Tuesday :: Jan 11, 2005

Krugman: Bush Social Security Plan Won't Save Money For 45 Years

by Steve

Paul Krugman points out today that Bushs privatization plan, if based on the option generally assumed to be his preferred choice, would actually cost the government trillions in debt before it saves any money.

The administration expects us to believe that drastic change is needed, and needed right away, because of the looming cost of paying for the baby boomers' retirement.

The administration expects us not to notice, however, that the supposed solution would do nothing to reduce that cost. Even with the most favorable assumptions, the benefits of privatization wouldn't kick in until most of the baby boomers were long gone. For the next 45 years, privatization would cost much more money than it saved.

Advocates of privatization almost always pretend that all we have to do is borrow a bit of money up front, and then the system will become self-sustaining. The Wehner memo talks of borrowing $1 trillion to $2 trillion "to cover transition costs." Similar numbers have been widely reported in the news media.

But that's just the borrowing over the next decade. Privatization would cost an additional $3 trillion in its second decade, $5 trillion in the decade after that and another $5 trillion in the decade after that. By the time privatization started to save money, if it ever did, the federal government would have run up around $15 trillion in extra debt.

Under Plan 2, payroll taxes would be diverted into private accounts while future benefits would be cut. In the short run, this would worsen the budget deficit. In the long run, if all went well, cutting benefit payments would reduce the deficit.

All wouldn't go well; I'll explain why in another column. But suppose that everything went according to plan. Even in that unlikely case, privatization wouldn't even begin to reduce the budget deficit until 2050. This is supposed to be the answer to an imminent crisis?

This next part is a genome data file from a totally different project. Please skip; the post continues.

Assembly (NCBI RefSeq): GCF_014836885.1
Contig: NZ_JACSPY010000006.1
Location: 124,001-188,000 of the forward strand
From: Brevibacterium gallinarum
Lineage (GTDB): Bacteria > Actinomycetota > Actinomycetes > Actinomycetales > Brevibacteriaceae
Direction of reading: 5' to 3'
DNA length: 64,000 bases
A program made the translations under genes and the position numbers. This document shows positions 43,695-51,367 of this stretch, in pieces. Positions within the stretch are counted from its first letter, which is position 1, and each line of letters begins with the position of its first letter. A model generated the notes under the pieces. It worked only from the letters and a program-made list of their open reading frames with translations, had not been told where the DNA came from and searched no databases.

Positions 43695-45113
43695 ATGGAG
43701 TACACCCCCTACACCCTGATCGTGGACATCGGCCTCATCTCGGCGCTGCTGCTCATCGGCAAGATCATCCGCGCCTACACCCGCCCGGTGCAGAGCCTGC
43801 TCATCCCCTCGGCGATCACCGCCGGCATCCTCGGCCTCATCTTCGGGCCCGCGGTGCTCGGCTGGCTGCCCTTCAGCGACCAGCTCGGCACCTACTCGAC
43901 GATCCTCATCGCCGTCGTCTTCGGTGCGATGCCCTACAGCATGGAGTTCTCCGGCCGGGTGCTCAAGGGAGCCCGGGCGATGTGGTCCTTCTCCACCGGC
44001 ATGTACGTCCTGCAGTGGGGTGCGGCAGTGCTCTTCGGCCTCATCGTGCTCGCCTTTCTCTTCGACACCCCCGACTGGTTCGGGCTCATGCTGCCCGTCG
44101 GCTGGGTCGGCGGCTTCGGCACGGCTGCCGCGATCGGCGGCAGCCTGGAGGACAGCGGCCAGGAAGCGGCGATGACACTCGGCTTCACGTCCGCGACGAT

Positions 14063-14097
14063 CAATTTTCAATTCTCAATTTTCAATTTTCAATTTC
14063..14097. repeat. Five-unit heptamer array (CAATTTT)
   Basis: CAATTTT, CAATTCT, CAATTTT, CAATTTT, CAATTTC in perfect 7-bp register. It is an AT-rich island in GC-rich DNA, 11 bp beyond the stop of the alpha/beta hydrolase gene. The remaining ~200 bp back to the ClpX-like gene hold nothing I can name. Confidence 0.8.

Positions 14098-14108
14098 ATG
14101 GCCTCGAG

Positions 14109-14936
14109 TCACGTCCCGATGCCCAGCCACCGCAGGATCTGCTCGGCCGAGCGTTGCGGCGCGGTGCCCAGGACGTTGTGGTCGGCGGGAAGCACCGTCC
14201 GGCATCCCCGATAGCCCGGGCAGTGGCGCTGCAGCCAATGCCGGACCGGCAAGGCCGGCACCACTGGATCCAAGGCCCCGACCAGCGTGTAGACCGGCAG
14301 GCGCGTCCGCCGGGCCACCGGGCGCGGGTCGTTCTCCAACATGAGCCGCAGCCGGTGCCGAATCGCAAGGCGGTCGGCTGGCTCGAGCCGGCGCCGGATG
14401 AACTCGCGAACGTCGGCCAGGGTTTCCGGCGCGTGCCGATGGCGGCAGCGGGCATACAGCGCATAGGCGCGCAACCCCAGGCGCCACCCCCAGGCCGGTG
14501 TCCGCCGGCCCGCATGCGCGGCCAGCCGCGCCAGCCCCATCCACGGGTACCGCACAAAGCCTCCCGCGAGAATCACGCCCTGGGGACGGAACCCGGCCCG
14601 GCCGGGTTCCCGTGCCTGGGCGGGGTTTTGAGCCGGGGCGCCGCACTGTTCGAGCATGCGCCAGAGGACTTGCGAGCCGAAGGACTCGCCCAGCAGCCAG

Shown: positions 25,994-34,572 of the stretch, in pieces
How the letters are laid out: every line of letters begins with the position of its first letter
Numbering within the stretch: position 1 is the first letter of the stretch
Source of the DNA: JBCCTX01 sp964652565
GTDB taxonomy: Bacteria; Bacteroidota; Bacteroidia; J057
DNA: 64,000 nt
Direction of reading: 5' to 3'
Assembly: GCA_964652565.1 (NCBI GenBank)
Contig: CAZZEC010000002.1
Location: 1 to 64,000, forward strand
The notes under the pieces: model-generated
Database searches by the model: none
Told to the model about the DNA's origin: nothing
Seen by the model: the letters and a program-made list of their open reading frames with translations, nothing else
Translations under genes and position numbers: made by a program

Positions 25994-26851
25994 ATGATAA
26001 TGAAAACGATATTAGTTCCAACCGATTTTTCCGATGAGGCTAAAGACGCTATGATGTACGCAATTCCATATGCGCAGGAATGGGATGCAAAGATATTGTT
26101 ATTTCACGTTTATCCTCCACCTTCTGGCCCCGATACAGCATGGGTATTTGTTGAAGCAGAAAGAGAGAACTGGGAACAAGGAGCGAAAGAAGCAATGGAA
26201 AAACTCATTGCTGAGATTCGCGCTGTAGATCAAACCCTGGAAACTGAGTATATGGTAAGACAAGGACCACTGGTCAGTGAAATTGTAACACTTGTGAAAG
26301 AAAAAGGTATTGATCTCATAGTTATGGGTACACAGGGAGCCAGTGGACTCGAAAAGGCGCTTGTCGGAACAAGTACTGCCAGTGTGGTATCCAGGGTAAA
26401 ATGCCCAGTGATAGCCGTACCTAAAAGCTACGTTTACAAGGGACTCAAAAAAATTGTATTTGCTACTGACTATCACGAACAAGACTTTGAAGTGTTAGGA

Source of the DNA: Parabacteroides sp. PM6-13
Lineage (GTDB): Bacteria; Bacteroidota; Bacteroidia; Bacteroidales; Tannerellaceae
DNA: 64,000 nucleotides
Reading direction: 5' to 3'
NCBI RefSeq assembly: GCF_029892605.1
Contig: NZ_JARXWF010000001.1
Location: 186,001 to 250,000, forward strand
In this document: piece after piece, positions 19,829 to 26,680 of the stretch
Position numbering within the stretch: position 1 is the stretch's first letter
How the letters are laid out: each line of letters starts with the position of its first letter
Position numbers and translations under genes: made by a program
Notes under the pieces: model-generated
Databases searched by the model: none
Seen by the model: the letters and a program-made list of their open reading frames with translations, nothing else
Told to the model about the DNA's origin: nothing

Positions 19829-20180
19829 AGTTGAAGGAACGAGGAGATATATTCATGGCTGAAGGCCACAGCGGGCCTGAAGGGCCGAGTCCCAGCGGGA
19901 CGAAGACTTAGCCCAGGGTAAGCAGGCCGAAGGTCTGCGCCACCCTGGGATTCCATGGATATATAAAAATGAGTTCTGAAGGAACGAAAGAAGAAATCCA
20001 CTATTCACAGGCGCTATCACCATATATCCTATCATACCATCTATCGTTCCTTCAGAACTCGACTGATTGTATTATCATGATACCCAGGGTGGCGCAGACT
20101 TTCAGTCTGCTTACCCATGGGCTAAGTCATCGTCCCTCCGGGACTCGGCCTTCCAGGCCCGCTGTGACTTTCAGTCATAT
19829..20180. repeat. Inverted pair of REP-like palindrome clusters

While we waited 45 years for something good to happen, there would be a real risk of a crisis - not in Social Security, but in the budget as a whole. And privatization would increase that risk.

No real savings for 45 years? Then aside from destroying FDRs legacy and the safety net under seniors and the disabled so that Wall Street can get corporate welfare, why do it?

If the Bush plan doesn't have any real savings for 45 years, cripples the country with massive debt in the interim, wipes out the safety net for seniors and the disabled through significant benefit reductions down the road, then why not opt for a plan that deals effectively with the funding shortfall now without large benefit reductions and saddling the country with decades of crippling debt?

Why would any Democrat look at the Bush plan with these drawbacks and support it over the Orszag-Diamond plan, unless those Democrats are in the back pocket of Wall Street? Better yet, we should be asking those Republicans in high-risk districts why they would support it as well, and make them feel the heat in next year's election.

Steve :: 7:10 AM :: Comments (14) :: Digg It!